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 (to͞o′pə-lō′, tyo͞o′-)
A city of northeast Mississippi north-northwest of Jackson. It was the site of a Civil War battle (July 14, 1864) in which Union forces defeated the Confederate troops led by Gen. Nathan B. Forrest.


 (to͞o′pə-lō′, tyo͞o′-)
n. pl. tu·pe·los
1. Any of several trees of the genus Nyssa of Asia and the eastern United States, having simple alternate leaves and small flowers.
2. The light wood of any of these trees.

[Probably Creek 'topilwa : íto, tree + opílwa, swamp.]


n, pl -los
1. (Plants) any of several cornaceous trees of the genus Nyssa, esp N. aquatica, a large tree of deep swamps and rivers of the southern US
2. (Forestry) the light strong wood of any of these trees
[C18: from Creek ito opilwa, from ito tree + opilwa swamp]


(ˈtu pəˌloʊ, ˈtyu-)

n., pl. -los.
any North American swamp tree of the genus Nyssa, family Nyssaceae, having ovate leaves, berrylike fruit, and a soft, light wood with a variety of commercial uses.
[1720–30; perhaps < Creek *'topilwa literally, swamp tree]
ThesaurusAntonymsRelated WordsSynonymsLegend:
Noun1.tupelo - pale soft wood of a tupelo tree especially the water gumtupelo - pale soft wood of a tupelo tree especially the water gum
tupelo tree, tupelo - any of several gum trees of swampy areas of North America
wood - the hard fibrous lignified substance under the bark of trees
2.tupelo - any of several gum trees of swampy areas of North Americatupelo - any of several gum trees of swampy areas of North America
gum tree, gum - any of various trees of the genera Eucalyptus or Liquidambar or Nyssa that are sources of gum
genus Nyssa, Nyssa - tupelos: deciduous trees of moist habitats especially swamps and beside ponds
Nyssa aquatica, water gum - columnar swamp tree of southeastern to midwestern North America yielding pale soft easily worked wood
black gum, Nyssa sylvatica, pepperidge, sour gum - columnar tree of eastern North America having horizontal limbs and small leaves that emerge late in spring and have brilliant color in early fall
tupelo - pale soft wood of a tupelo tree especially the water gum
3.tupelo - a town in northeast MississippiTupelo - a town in northeast Mississippi  
Magnolia State, Mississippi, MS - a state in the Deep South on the gulf of Mexico; one of the Confederate States during the American Civil War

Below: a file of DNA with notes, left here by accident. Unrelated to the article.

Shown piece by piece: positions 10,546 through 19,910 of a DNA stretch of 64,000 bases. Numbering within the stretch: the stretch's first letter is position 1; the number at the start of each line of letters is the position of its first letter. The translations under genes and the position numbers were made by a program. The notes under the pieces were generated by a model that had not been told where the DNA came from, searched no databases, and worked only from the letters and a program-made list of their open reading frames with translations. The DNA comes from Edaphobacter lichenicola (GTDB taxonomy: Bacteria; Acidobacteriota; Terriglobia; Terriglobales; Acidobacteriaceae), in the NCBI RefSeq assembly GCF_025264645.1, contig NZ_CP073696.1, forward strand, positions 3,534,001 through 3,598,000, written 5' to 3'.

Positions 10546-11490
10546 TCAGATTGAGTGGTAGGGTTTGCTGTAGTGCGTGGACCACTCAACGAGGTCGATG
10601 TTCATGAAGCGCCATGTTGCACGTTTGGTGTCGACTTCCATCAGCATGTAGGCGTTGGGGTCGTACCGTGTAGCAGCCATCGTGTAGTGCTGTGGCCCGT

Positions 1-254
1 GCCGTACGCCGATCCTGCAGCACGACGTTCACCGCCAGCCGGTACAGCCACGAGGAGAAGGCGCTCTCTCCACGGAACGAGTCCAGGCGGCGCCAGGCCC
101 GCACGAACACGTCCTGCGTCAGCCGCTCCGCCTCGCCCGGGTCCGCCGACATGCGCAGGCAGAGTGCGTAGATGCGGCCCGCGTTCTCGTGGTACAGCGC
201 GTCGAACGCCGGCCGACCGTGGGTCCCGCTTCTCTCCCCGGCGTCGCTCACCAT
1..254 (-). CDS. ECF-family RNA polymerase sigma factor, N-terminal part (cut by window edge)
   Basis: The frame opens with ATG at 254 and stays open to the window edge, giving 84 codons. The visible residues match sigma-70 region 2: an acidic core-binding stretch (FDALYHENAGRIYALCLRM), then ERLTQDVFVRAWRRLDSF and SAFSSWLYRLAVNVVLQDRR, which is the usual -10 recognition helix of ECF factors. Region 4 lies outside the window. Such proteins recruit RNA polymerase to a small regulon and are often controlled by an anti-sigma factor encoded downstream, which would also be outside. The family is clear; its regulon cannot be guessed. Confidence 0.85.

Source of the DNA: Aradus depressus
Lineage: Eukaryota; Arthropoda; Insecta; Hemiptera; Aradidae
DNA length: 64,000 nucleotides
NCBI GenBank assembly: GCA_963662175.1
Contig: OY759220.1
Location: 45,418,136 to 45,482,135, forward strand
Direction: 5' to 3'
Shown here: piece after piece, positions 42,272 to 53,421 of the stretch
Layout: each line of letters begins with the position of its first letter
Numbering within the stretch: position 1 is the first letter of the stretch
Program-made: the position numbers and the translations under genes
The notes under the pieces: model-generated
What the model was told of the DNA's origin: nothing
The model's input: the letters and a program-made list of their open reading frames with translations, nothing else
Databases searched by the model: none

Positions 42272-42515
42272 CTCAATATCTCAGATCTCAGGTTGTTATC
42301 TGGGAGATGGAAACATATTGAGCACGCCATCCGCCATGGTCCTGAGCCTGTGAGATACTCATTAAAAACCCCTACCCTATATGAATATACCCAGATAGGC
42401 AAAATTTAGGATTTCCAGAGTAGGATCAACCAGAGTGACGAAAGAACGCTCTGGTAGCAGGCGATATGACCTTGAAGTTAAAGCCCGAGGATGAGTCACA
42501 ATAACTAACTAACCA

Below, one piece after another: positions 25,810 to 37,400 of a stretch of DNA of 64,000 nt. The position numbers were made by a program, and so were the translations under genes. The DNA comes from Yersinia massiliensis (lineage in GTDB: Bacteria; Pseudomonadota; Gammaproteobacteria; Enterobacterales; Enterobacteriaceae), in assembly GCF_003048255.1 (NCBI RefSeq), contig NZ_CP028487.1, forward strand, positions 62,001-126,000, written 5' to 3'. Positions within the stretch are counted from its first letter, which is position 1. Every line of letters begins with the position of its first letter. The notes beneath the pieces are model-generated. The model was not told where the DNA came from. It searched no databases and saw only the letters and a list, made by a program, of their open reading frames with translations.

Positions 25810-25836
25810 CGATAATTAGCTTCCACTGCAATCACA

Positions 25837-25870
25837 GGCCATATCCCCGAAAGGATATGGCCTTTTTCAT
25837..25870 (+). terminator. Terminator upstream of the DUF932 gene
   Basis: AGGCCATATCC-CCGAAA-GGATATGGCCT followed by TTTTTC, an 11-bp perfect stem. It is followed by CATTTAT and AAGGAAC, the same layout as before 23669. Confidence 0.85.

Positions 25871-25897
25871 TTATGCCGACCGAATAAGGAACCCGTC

References in periodicals archive ?
Favored as ornamental trees, tupelos are native to eastern North America, but are popular around the world in temperate climates, primarily for the leaves' exceptional fall color--mostly red and some golden.
Tupelos of the Nyssa sylvatica ("of the forest") species are also known as black gum, sour gum, black tupelo, bowl gum, pepperidge, stinkwood, wild peartree, ogeechee tupelo, gopher plum, ogeechee plum and yellow gum.
Despite its many names, wood from the various tupelos is said to be very similar in appearance and properties.
"I love being able to walk to work, or to walk to the bank or to a restaurant," says Rhea, whose home and studio are a block apart in downtown Tupelo. "Whatever I need to do, I can do it here."
In 2007, a half-dozen new businesses opened in or relocated to Tupelo's downtown, and its transformation continues with the redevelopment of the city's former fairgrounds into a mixed-use extension of downtown.
For example, the champion black tupelo grows in Wood County, near the western edge of its range, which extends east to Florida and Maine.
The standout is the black tupelo, which also has the distinction of being the third largest champ in Texas.
The 24,600-acre wilderness area in North Florida's Apalachicola National Forest features two national co-champion Ogeechee tupelo trees (Nyssa ogeche) along with huge slash pine, pond cypress, and swamp tupelo (Nyssa sylvatica var.
In 1993, two national co-champion Ogeechee tupelo trees were verified in Bradwell Bay by Robert Simons, Daniel Ward, Dale Allen, and Gary Hegg.